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This research uses an economic growth framework to analyze the impacts of male- and female-owned firms on economic performance. To address the potential endogeneity caused by social factors that may effect both the gender composition of business owners and economic growth, we apply an instrumental variable strategy. Intriguingly, in-depth analysis yielded no evidence of positive agglomeration effects on job growth specifically from gendered measures of firm density. However, the analyses do illuminate the value of considering both the previously unexplored employer/nonemployer firm distinction as well as a gendered perspective of firm ownership in the understanding of regional growth factors. The results show that male-owned firms, particularly male-owned employer firms, have a strong, though negative, relationship to employment growth consistent with national employment trends in male-owned firms during the period of the study.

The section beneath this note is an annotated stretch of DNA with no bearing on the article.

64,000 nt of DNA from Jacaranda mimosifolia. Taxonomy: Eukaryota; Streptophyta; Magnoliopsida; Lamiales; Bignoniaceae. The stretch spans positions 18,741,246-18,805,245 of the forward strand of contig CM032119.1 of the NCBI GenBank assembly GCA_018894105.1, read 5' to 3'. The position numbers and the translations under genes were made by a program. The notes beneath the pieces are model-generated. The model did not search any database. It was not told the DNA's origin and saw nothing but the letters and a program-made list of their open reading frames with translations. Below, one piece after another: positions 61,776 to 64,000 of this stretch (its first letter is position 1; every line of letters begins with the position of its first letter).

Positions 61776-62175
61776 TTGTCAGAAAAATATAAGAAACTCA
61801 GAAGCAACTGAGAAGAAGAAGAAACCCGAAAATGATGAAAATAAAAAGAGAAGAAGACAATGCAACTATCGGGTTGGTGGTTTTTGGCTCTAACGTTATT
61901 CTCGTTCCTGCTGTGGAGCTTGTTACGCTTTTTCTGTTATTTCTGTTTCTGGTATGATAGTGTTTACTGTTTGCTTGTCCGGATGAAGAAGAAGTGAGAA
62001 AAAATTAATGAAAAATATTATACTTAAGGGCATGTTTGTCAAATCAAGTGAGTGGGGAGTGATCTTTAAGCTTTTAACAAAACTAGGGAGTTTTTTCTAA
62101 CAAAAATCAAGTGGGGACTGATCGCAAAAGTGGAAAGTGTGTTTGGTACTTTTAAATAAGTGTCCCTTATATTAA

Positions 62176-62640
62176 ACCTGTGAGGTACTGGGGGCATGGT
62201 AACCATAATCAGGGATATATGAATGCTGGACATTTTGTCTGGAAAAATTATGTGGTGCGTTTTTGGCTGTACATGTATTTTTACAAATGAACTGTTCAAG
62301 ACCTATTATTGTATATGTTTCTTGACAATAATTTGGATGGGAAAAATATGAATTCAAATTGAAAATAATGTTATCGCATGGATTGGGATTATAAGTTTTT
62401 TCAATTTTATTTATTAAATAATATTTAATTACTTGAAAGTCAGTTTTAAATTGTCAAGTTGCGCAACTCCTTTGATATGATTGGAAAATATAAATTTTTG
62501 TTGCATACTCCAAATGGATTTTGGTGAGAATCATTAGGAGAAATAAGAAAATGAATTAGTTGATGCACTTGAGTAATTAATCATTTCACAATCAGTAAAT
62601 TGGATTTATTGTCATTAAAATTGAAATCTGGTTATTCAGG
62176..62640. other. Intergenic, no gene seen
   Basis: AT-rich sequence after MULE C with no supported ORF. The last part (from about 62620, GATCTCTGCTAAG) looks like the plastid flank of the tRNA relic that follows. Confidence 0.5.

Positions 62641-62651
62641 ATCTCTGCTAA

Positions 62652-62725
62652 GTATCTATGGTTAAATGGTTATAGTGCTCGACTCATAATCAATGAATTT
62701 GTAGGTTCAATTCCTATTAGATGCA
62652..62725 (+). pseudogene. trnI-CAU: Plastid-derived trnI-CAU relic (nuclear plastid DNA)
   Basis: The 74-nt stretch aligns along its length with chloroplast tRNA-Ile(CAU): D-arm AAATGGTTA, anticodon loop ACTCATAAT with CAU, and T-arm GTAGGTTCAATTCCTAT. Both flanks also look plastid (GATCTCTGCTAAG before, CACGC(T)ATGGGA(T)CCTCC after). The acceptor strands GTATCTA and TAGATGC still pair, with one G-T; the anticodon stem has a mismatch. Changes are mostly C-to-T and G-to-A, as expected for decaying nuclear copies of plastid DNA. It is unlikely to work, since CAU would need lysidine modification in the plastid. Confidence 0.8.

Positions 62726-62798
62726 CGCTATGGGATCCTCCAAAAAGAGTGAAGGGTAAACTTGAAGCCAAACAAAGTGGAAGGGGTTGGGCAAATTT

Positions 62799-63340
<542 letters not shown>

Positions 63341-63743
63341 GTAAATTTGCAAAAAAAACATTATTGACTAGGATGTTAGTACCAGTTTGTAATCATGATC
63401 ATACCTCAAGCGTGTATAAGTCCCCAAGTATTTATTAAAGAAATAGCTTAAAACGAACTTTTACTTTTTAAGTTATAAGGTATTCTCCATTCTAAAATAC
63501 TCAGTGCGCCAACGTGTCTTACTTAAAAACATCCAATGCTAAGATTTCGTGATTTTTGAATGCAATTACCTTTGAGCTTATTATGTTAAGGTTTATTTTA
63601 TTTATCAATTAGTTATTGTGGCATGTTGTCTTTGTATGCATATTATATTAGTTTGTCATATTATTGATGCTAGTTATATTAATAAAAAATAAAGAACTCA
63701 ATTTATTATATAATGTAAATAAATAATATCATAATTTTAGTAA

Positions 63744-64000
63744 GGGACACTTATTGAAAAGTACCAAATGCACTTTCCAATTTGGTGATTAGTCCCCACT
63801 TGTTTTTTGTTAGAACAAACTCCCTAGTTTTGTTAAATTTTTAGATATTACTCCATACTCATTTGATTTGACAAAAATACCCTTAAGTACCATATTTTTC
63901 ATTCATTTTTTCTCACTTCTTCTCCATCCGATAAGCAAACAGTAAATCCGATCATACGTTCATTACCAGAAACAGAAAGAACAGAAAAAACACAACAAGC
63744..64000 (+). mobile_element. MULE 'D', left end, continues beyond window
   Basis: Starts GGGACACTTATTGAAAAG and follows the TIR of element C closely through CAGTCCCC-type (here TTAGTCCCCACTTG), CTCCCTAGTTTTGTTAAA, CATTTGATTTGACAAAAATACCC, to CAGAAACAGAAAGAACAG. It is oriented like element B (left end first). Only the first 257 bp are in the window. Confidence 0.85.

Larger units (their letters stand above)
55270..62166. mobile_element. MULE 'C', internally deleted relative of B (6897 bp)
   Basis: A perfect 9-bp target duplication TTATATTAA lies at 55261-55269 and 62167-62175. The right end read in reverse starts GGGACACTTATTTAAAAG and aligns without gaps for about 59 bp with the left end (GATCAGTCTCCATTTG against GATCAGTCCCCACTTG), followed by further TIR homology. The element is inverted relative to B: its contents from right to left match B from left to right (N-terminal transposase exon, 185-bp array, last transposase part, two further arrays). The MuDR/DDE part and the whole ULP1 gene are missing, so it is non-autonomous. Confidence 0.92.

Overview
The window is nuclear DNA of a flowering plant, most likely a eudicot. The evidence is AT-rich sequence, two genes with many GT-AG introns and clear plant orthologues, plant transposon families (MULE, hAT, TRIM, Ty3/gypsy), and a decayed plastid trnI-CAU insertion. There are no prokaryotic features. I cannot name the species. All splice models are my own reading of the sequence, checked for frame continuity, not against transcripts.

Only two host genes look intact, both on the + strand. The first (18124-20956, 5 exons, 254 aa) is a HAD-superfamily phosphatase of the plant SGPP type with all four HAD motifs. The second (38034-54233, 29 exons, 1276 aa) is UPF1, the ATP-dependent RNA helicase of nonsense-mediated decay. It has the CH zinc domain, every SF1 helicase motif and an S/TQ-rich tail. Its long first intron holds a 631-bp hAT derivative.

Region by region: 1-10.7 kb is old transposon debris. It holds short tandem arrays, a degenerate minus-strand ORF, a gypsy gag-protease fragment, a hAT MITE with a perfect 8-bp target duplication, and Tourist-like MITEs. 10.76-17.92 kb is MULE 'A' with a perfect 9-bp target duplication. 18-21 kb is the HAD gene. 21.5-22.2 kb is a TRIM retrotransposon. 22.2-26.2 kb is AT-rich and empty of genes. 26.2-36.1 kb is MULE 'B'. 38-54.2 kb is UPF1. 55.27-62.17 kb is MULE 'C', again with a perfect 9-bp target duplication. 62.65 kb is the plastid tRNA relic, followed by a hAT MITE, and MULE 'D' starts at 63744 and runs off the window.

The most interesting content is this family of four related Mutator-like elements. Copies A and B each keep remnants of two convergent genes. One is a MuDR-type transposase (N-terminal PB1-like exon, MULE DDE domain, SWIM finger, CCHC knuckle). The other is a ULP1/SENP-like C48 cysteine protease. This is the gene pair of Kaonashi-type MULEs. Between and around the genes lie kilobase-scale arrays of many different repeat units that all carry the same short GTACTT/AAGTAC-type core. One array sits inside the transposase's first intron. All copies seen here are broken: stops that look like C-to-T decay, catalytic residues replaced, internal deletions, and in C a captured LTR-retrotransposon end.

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- Does gender matter for job creation? Business ownership and employment growth
- Springer US
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